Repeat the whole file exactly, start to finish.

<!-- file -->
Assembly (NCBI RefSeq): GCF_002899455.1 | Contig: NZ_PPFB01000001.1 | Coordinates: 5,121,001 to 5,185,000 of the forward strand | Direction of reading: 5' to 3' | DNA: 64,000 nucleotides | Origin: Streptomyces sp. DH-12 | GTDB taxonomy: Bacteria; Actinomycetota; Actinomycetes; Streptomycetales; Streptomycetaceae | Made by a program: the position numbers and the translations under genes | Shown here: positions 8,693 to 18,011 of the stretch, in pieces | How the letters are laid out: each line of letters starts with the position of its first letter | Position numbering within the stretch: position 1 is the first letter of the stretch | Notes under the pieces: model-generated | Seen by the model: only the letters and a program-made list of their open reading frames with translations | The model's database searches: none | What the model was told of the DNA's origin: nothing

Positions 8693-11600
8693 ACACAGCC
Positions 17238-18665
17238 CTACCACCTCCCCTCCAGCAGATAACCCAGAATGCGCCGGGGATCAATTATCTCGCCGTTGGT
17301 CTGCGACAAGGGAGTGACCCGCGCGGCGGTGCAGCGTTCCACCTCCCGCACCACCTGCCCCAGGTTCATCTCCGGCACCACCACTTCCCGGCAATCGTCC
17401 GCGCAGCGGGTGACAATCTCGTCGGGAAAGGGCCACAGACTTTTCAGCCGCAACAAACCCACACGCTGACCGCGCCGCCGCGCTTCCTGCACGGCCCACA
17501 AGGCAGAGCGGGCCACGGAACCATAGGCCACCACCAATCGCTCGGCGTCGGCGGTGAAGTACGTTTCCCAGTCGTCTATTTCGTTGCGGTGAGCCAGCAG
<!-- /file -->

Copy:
Assembly (NCBI RefSeq): GCF_002899455.1 | Contig: NZ_PPFB01000001.1 | Coordinates: 5,121,001 to 5,185,000 of the forward strand | Direction of reading: 5' to 3' | DNA: 64,000 nucleotides | Origin: Streptomyces sp. DH-12 | GTDB taxonomy: Bacteria; Actinomycetota; Actinomycetes; Streptomycetales; Streptomycetaceae | Made by a program: the position numbers and the translations under genes | Shown here: positions 8,693 to 18,011 of the stretch, in pieces | How the letters are laid out: each line of letters starts with the position of its first letter | Position numbering within the stretch: position 1 is the first letter of the stretch | Notes under the pieces: model-generated | Seen by the model: only the letters and a program-made list of their open reading frames with translations | The model's database searches: none | What the model was told of the DNA's origin: nothing

Positions 8693-11600
8693 ACACAGCC
Positions 17238-18665
17238 CTACCACCTCCCCTCCAGCAGATAACCCAGAATGCGCCGGGGATCAATTATCTCGCCGTTGGT
17301 CTGCGACAAGGGAGTGACCCGCGCGGCGGTGCAGCGTTCCACCTCCCGCACCACCTGCCCCAGGTTCATCTCCGGCACCACCACTTCCCGGCAATCGTCC
17401 GCGCAGCGGGTGACAATCTCGTCGGGAAAGGGCCACAGACTTTTCAGCCGCAACAAACCCACACGCTGACCGCGCCGCCGCGCTTCCTGCACGGCCCACA
17501 AGGCAGAGCGGGCCACGGAACCATAGGCCACCACCAATCGCTCGGCGTCGGCGGTGAAGTACGTTTCCCAGTCGTCTATTTCGTTGCGGTGAGCCAGCAG